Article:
The Benefits Of Aerobic Exercise

[Written by Peter Nielsen].

Aerobic exercise pumps oxygenated blood from the heart to working muscles. To accomplish that, it stimulates the heart and breathing rates throughout your exercise session. As a rule aerobic exercise can be light-to-medium intensity activities that can be performed for extended periods of time, such as walking, jogging or biking. Whatever your age, weight or athletic ability, aerobic activity is a health booster that gains efficiency as your body adapts and gets stronger and fitter!

What are the benefits offered by aerobic exercise?

Reduces Fat: A study published in the American Journal of Physiology, Endocrinology and Metabolism found that vigorous aerobic exercise such as jogging or brisk walking beats weight or resistance training for reducing belly and visceral fat.

Increases Stamina: Increased stamina improves your overall physical health and the power to endure disease, fatigue, and illness.

Protects the Brain: A new study from the University of Washington School of Medicine and Veterans Affairs Puget Sound Health Care System finds that regular aerobic exercise can protect the brain and even improve cognitive performance in older adults showing signs of mental decline. It’s important to note that the study found that memory gains may take 6 months or longer to emerge.

Boosts the Immune System: Aerobic exercise activates your immune system. This leaves you less susceptible to minor viral illnesses, such as colds and flu. Aerobic exercise may accomplish this by flushing bacteria out from the lungs, and may even flush out cancer-causing cells by increasing output of wastes, such as urine and sweat. It also sends antibodies and white blood cells through the body at a faster rate, allowing them to detect illnesses earlier than they might normally. Additionally, the temporary rise in body temperature may inhibit bacterial growth, allowing the body to fight the infection more effectively.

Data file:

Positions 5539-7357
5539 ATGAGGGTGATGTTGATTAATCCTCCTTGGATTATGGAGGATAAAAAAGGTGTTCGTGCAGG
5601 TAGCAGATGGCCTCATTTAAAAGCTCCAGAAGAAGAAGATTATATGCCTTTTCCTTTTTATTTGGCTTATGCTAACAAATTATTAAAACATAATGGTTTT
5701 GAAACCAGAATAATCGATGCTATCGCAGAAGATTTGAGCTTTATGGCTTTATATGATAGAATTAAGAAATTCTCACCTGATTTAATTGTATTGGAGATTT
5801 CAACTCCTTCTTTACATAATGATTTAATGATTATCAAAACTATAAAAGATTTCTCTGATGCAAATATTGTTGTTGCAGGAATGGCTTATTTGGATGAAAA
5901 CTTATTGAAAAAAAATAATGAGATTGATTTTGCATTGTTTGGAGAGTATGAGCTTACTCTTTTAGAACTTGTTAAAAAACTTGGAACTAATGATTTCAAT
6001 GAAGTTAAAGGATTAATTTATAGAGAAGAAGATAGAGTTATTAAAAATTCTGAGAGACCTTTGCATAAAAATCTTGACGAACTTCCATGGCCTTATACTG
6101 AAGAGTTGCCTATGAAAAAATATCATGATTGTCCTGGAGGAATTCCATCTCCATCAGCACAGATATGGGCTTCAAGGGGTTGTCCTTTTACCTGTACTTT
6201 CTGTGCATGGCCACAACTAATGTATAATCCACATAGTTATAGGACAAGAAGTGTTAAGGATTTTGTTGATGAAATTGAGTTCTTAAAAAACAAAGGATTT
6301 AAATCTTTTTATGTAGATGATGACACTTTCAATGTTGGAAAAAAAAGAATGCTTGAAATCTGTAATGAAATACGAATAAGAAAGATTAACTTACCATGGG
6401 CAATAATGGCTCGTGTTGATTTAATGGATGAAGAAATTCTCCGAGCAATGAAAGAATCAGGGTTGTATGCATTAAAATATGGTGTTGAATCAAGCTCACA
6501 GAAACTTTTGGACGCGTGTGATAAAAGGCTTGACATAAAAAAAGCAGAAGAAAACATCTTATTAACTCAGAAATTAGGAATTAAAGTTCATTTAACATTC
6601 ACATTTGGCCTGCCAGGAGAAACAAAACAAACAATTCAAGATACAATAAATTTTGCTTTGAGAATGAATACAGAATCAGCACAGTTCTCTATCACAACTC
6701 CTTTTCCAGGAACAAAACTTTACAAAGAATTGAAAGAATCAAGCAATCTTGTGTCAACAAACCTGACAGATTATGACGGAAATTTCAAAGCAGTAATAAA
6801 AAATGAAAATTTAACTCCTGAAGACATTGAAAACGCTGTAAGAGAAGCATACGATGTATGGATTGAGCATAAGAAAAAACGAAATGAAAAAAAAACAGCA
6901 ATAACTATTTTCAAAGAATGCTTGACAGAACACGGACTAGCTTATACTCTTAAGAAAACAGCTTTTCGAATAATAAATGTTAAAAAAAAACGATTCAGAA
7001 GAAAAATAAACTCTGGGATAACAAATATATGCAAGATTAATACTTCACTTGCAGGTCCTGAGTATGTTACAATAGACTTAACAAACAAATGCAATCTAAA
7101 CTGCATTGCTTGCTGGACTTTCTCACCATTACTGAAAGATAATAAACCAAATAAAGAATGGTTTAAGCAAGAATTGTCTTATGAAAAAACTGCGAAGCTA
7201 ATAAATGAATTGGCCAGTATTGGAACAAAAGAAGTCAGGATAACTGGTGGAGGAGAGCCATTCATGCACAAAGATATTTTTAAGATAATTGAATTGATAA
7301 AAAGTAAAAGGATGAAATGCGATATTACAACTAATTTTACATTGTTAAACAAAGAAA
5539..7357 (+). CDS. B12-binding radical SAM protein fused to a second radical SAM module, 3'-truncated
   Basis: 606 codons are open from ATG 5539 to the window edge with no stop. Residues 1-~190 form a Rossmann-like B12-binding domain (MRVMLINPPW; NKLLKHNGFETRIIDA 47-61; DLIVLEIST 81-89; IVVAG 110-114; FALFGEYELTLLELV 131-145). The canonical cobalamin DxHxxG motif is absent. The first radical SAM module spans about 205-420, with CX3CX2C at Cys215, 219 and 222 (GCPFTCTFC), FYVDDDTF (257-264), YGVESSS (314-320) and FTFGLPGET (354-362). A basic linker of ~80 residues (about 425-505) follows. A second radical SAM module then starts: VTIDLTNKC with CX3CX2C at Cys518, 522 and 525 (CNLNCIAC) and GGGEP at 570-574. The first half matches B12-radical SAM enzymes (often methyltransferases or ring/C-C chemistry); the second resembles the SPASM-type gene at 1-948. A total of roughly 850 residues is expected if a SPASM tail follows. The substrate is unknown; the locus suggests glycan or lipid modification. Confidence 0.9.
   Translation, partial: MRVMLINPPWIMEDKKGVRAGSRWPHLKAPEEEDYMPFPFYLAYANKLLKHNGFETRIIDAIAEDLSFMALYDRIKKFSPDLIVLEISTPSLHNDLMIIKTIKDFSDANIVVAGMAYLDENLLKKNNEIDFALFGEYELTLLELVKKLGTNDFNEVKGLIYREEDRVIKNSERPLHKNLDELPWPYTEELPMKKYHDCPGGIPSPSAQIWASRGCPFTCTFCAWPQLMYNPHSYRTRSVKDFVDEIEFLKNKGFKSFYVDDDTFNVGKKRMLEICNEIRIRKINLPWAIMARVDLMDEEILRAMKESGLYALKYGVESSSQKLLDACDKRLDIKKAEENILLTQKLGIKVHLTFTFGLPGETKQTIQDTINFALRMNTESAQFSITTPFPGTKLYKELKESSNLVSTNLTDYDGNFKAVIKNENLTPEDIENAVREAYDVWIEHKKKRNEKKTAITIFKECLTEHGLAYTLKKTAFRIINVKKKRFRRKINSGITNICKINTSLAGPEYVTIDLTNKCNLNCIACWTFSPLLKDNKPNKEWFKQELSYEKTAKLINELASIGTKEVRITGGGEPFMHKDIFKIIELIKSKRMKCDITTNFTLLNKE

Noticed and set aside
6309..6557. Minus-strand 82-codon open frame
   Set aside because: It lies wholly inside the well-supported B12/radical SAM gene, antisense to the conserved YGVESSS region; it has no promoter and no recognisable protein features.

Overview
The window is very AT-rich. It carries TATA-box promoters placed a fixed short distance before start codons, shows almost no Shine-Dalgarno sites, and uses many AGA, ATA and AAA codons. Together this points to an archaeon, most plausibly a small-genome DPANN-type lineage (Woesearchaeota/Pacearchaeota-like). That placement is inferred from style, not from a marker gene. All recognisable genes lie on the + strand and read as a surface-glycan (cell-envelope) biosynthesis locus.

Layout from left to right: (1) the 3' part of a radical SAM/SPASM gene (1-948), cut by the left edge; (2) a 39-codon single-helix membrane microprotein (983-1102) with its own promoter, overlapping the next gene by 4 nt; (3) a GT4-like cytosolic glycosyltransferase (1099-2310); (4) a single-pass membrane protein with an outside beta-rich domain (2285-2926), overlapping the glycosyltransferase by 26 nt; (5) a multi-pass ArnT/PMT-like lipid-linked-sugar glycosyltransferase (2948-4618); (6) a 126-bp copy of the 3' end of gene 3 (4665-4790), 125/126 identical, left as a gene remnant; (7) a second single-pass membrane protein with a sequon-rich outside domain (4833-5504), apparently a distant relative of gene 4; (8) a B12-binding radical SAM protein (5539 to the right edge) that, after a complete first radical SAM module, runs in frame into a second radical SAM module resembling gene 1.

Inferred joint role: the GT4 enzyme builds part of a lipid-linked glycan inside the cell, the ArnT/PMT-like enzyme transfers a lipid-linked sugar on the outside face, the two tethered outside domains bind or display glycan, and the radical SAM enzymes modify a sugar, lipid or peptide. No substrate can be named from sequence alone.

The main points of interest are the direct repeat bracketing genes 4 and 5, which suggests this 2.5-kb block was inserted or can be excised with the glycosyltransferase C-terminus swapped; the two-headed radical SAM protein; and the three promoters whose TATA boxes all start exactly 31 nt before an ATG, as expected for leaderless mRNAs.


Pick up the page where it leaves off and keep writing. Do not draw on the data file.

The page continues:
Strengthens Bones: In a new study, step aerobics offered the greatest gains in leg, spine, and heel bone density, while hip bones health was heightened most with weight training.

Reduces Health Risks: Aerobic exercise reduces the risk of many conditions, including obesity, heart disease, high blood pressure, type 2 diabetes, stroke and certain types of cancer.

Strengthens the Heart: Regular aerobic exercise increases the heart’s efficiency leading to a reduced risk of developing heart disease. When a person is aerobically active, more capillaries develop as the oxygen and carbon dioxide exchange between blood and cells increases. If for any reason an artery is damaged or blood flow is blocked, the blood can easily be rerouted to deliver the necessary oxygen.

Increases Good Cholesterol, Burns the Bad: Research shows that moderate aerobic exercise increases the number of HDLs in the bloodstream and reduces the number of LDLs by increasing lipid metabolism. Like fat, cholesterol is a lipid that can be oxidized, or broken down, for energy.

Supports Mental Health: Aerobic exercise relieves depression, and promotes relaxation. Exercise also slows down the release of stress-related hormones. Remember, if you’ve been inactive for a long time or if you have a chronic health condition, talk to your doctor before you start.  Begin slowly and build each day.Try walking five minutes in the morning and five minutes in the evening and add a few minutes each day. Pick up the pace and soon you’ll be  enjoying all the benefits of regular aerobic activity!

As always, check with your doctor before starting any exercise routine!

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Working Hard While You Sleep

[Written by Peter Nielsen].

It’s not surprising that eighty percent of Americans suffer from long-term lack of sleep. When faced with overwork, stress, and tight schedules, sleep is often the first victim of the time budget. Be careful, the results can be harmful to long-term health and reduce your ability to manage day-to-day tasks!